All in all, I love my Kindle. I know that the Paperwhite has been a little overshadowed by the sexier Kindle Fire, but I already have a colour tablet. What I needed was a lightweight, easy-on-my-eyes book replacement and the Kindle Paperwhite does that very well.

 

Rainy day purchase: Orla Kiely Acorn Cup Notebook

There is no avoiding it, it is definitely autumn now. So in the spirit of embracing the season, I did my favourite wet weather thing. I went to hang out in a local bookshop. Shopping always cheers me up, but I have no desire to be changing in and out of rain-soaked clothes on a dull and dismal day. The local bookshop I visited is a Waterstones – we have no independent bookstores left in our area – but I like it just the same. The staff are lovely and chatty, and it’s a small intimate store in a historic building in a historic pedestrianised yard. With some smaller Waterstones’ stores disappearing, my mum had told me that she’d been worried when she’d visited recently and everything had been in disarray. However, it turns out the store had been doing so well they’d be granted a refurbishment!

On my wet weather day visit, the new layout was set, the shelves were up and almost all the stock was in place. And, to my delight, they had a new stationery section. (Woo!) To celebrate, I bought a Moleskine Passions Style Journal, an incredibly soft and lovely notebook (review to follow) and an Orla Kiely Acorn Cup A4 Notebook. The Orla Kiely Notebook is my new favourite thing. I was instantly gratified in my choice at the till, where the sales assistant told me she’d ordered one herself. It’s always good when the person looking at books and notebooks all day likes something you’ve purchased.

At £14.99, it’s not a bargain buy, but is cheaper than buying it direct from the Orla Kiely website (£3.01 cheaper, in case you were wondering). The cover is cardboard and light coloured, so it’s not one for being thrown about or carried in your bag unless you like the slightly worn look. I’ve barely moved mine about at all and I’ve already rolled one of the corners a little.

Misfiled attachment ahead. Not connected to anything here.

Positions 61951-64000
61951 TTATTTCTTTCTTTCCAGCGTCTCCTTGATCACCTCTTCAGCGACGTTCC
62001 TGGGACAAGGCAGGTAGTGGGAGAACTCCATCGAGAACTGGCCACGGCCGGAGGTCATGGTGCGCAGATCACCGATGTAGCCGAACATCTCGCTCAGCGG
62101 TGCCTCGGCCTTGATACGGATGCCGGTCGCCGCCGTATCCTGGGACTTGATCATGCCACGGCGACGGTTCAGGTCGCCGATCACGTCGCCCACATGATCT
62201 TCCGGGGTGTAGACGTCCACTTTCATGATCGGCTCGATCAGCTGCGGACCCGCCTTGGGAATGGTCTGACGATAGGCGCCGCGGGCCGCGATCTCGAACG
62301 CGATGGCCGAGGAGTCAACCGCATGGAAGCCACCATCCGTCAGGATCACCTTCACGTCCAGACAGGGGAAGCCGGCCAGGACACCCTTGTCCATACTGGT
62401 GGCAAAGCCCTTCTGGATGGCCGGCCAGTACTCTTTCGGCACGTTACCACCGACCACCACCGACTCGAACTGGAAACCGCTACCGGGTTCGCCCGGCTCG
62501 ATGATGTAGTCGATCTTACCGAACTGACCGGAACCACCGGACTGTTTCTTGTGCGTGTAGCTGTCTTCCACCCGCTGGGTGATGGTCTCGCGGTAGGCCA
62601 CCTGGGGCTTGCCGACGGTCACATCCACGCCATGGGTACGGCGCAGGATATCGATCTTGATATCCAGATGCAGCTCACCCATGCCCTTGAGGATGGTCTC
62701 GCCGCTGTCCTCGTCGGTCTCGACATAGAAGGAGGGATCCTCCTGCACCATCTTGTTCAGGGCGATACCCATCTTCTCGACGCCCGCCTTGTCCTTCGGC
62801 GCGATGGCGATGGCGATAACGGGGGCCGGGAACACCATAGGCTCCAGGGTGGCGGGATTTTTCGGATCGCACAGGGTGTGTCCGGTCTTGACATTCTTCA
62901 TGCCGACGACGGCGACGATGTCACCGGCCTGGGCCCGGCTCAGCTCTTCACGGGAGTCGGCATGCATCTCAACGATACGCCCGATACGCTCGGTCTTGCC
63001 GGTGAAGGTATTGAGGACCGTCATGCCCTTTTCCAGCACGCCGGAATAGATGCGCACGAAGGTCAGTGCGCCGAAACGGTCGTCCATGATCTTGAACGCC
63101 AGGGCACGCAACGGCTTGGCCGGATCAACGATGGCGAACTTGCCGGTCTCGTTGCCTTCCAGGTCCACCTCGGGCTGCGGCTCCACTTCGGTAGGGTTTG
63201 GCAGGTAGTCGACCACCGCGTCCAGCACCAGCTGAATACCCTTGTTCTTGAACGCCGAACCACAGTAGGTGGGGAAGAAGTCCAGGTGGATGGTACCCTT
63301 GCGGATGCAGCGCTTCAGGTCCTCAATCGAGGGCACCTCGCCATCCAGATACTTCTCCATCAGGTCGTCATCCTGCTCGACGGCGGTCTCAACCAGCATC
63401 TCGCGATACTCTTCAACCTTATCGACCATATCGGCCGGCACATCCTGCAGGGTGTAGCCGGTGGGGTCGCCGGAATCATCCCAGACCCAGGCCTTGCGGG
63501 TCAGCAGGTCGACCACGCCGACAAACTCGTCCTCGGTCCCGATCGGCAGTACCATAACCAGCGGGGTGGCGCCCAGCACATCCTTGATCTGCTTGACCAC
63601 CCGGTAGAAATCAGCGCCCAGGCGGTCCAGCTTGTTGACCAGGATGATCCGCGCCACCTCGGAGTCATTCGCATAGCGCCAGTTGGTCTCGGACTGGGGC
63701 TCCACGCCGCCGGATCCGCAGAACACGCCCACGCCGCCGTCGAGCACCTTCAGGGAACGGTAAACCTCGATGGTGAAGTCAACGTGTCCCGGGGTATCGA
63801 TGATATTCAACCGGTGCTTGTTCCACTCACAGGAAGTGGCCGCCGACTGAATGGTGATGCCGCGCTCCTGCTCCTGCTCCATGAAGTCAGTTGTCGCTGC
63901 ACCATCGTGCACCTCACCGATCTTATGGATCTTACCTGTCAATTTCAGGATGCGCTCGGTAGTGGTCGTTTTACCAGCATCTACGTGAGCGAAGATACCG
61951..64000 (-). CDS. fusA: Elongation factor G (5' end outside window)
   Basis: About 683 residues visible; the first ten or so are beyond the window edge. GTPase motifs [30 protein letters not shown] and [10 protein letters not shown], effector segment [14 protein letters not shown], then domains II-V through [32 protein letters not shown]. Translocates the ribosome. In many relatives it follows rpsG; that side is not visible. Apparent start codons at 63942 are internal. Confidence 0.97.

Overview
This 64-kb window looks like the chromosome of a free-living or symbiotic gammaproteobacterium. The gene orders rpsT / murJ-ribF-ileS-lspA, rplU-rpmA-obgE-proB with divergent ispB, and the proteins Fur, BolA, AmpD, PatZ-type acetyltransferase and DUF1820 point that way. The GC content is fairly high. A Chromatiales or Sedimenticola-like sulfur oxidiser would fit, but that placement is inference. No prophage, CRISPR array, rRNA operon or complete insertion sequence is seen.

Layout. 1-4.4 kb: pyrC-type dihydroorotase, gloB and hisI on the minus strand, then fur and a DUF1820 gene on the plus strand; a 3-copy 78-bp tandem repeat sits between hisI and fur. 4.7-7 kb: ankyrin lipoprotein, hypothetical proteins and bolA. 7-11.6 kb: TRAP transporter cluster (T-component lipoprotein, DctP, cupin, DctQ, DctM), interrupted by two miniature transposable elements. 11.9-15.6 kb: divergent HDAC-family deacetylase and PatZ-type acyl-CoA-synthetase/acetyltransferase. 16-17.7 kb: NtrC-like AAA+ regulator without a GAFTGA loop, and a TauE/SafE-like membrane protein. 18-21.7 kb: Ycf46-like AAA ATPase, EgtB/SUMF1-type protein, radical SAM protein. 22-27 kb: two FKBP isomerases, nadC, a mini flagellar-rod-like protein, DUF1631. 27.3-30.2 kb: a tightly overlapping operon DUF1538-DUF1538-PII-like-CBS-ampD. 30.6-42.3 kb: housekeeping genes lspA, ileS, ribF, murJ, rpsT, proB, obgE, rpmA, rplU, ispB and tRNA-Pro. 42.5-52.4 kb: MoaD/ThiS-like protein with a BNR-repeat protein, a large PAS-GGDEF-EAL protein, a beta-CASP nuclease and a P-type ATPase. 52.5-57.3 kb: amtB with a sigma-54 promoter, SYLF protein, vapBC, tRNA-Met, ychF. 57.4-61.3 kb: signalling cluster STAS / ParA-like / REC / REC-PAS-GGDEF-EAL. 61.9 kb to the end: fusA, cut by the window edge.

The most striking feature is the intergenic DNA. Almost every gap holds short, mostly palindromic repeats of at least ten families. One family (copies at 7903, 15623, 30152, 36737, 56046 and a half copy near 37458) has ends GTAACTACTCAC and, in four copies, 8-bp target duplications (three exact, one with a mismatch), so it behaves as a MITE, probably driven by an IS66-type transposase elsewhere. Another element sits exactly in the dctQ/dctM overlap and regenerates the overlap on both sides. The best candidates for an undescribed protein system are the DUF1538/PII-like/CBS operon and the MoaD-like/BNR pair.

The paper inside is a really nice quality, features a tiny Orla Kiely logo at the bottom of each page and each sheet is perforated – great if you like to tear out, hole punch and file notes from a day of lectures or meetings. It is worth bearing in mind that the pages do not come ready hole punched. It would ruin the overall aesthetics if it did and this way you can keep it as a whole notebook if you wish, but it might be a deal breaker for some. The whole notebook is held closed with an elastic strap in a brown that compliments the autumnal acorn design. When the notebook is closed the outer edges of the pages are a bright orange, which I really like.

Inside the front and back covers the paper is squared. These are separated from the main lined pages by a tracing-paper type page featuring a large Orla Kiely logo. I assume this has just been included for design purposes and it does make the notebook feel a bit more high-end than your average A4 notepad.

Overall, it’s the nicest A4 pad I’ve bought in a while and it represents autumn nicely with its colours and acorn pattern. I shall be using it for blog and freelance planning this winter.

Orla Kiely makes everything from clothes to bags to body lotion to garden trowels. Check out the website here.

Holiday Diaries 2: Thirst (57)

vampire, fiction, book, christopher pike, alisa perneI have to admit it. I’m a sucker for vamp-fiction. Now let’s get this clear before I go any further, I read Twilight before it was a phase. I loved it way before the film and RPatz, and in fact, although he is nice and everything, neither of the two films released so far do the books justice. If you haven’t read the books, read them. They are good.

I’ll give you that they sound stupid. The number of times i’ve started to describe Twilight along the lines of ‘Well it’s this story about this teenage girl, who’s, like, in high school you know. And she, well she falls in love with this vampire boy, who is a good, vegetarian vampire, from this good vegetarian vampire family, and then stuff happens, and then she realises an old friend from her childhood can turn into a wolf…’ I can see the incredulous looks on those people’s faces now, in my head. But really, you have to read it to understand. It’s a love story with magic to it. The films do not do it justice. I can not say that enough. I cried at the start of New Moon, cried, my eyes out: that does not happen to me very much.